children with a food allergy (especially of primary school age), to
ensure that staff are trained and aware of the likely impact. The
plan will cover what is provided for meals, classes and how to
recognise an allergic reaction and what actions are required.
Should we buy fresh or frozen burgers for our BBQ?
In terms of food safety, choosing between fresh or frozen
burgers makes little difference. As long as the frozen burgers are
defrosted properly before cooking, and they are cooked thoroughly
(until steaming hot in the middle with no pink meat left), then it
really comes down to personal choice. Some frozen burgers come with
instructions to cook from frozen, in which case the manufacturer
should have ensured that the cooking times provided are suitable to
ensure a safe final product. In the absence of any instructions, or
if in doubt, defrost carefully in the fridge overnight and use the
burgers within two days.
If using fresh burgers, make sure that they are used by their
use by date. The FSA recommends they should still be cooked until
steaming hot in the middle with no pink meat left.
We're having a buffet at our next event. How long can we leave
this out at room temperature for?
For occasional events, there aren't any regulations that specify
a maximum time that food can be left out. However, in the interests
of safety, you shouldn't keep food out for longer than four hours.
Warm food shouldn't be left cooling down for more than two hours.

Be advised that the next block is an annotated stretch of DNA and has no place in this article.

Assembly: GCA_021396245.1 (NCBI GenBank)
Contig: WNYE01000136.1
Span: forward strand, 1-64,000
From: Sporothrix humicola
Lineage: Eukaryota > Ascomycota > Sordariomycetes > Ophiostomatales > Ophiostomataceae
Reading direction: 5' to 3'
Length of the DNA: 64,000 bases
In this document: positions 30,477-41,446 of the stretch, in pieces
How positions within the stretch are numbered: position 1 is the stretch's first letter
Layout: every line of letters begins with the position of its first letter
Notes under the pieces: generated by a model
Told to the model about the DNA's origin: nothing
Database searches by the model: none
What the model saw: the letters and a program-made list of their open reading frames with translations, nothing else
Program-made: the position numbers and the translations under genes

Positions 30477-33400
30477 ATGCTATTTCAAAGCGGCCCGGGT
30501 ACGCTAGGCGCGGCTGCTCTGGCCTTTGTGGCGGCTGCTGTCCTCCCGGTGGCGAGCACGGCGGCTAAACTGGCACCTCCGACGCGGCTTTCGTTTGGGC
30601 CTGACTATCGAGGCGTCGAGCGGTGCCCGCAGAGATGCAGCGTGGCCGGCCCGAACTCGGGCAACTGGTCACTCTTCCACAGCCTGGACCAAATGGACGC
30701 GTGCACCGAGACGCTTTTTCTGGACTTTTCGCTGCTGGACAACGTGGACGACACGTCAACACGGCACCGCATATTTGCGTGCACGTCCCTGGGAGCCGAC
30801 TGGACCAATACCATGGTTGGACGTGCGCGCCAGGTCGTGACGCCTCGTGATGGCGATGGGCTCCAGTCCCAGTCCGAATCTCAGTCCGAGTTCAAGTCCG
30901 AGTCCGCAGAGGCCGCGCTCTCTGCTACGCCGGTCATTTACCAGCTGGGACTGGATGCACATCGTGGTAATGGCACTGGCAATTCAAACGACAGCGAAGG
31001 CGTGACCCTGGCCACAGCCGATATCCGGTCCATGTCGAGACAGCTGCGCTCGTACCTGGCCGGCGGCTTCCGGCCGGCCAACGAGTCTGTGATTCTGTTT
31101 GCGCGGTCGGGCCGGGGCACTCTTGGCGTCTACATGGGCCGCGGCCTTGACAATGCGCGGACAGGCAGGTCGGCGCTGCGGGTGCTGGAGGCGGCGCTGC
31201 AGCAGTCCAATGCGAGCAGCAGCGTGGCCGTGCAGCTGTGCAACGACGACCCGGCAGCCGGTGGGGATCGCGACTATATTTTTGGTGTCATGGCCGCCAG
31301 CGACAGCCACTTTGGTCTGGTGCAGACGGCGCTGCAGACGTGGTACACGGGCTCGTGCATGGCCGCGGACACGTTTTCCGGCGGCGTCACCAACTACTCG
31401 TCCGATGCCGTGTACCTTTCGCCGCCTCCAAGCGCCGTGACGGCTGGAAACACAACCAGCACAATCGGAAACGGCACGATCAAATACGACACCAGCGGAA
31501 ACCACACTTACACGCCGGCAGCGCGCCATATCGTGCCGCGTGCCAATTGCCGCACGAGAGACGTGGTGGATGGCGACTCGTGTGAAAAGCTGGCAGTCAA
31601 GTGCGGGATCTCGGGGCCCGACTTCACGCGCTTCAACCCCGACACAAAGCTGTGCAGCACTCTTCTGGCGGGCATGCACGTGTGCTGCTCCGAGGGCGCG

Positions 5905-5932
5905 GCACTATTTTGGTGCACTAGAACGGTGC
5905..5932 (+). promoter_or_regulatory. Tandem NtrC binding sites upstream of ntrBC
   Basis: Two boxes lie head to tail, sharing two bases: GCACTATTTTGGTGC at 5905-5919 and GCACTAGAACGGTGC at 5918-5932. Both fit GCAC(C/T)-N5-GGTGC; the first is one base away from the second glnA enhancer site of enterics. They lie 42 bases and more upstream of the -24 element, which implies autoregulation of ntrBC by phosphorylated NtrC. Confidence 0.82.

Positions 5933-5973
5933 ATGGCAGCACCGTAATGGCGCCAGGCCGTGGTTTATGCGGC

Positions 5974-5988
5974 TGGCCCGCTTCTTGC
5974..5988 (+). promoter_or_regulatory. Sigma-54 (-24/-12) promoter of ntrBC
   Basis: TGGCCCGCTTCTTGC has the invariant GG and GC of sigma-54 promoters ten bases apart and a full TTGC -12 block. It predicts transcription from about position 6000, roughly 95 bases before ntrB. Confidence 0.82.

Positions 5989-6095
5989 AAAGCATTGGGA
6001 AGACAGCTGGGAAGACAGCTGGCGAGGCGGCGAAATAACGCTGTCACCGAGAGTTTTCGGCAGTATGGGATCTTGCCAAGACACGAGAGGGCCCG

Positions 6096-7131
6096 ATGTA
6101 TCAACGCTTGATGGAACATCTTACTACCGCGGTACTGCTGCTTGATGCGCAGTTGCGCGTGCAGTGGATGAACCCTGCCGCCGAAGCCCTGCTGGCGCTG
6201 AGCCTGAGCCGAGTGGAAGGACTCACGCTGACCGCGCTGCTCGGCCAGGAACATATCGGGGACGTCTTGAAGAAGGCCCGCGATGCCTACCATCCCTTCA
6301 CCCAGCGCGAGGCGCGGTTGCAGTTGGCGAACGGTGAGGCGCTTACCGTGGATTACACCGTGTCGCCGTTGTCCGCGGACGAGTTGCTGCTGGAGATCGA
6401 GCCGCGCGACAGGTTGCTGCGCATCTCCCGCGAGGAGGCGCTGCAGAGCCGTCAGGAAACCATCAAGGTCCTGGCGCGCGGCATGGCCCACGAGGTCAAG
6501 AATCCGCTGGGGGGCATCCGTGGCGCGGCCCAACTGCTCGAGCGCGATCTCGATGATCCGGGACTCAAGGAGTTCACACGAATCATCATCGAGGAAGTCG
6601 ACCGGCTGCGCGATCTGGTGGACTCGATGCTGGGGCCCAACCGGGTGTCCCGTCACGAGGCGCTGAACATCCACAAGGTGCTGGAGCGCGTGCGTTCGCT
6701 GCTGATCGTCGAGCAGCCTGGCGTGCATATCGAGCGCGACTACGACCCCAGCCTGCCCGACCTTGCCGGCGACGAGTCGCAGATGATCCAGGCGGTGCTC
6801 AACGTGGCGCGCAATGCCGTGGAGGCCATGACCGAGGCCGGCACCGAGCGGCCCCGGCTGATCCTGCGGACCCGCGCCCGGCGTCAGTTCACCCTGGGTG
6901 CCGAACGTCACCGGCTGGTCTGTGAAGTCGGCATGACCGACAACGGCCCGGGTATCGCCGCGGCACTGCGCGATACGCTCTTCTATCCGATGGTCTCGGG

Any remaining food should be put back in the fridge or thrown away.
If you have kept leftovers in the fridge, don't let them stand
around at room temperature when you serve them again.
We're planning to hold an international evening, with families
of different nationalities bringing a dish from their country. Do
guidelines exist for preparing, transporting and reheating food,
and for keeping it warm?
The FSA advice for preparing food safely in the home is based
around the 'Four Cs.' That's 'Cooking' your food thoroughly,
'Chilling' it properly, 'Cleaning' kitchen surfaces and utensils,
and avoiding 'Cross-contamination' between foods. There are some
general guidelines on the NHS Choices website: nhs.uk/Livewell/homehygiene.
When transporting food, obviously make sure you use clean
containers and equipment. If reheating food then do so thoroughly,
making sure it reaches a temperature of 70˚C for two minutes, or
equivalent, so that it is steaming hot throughout.
If you need to keep food hot for some time before serving, you
should cook it thoroughly, until steaming hot, then keep it at a
temperature of 63ºC or above.
For more information
have a look at the 'Cooking Section' of the Safer Food, Better
Business (SFBB) pack (caterers). This has been developed by the FSA
to help small businesses, however the advice on good hygiene
practice may also be relevant for PTAs. Go to food.gov.uk and search under
The above is intended as guidance only. We
recommend that you contact the relevant organisations with specific
reference to insurance, legal, health and safety and child
protection requirements. Community Inspired Ltd cannot be held
responsible for any decisions or actions taken by a PTA, based on
the guidance provided.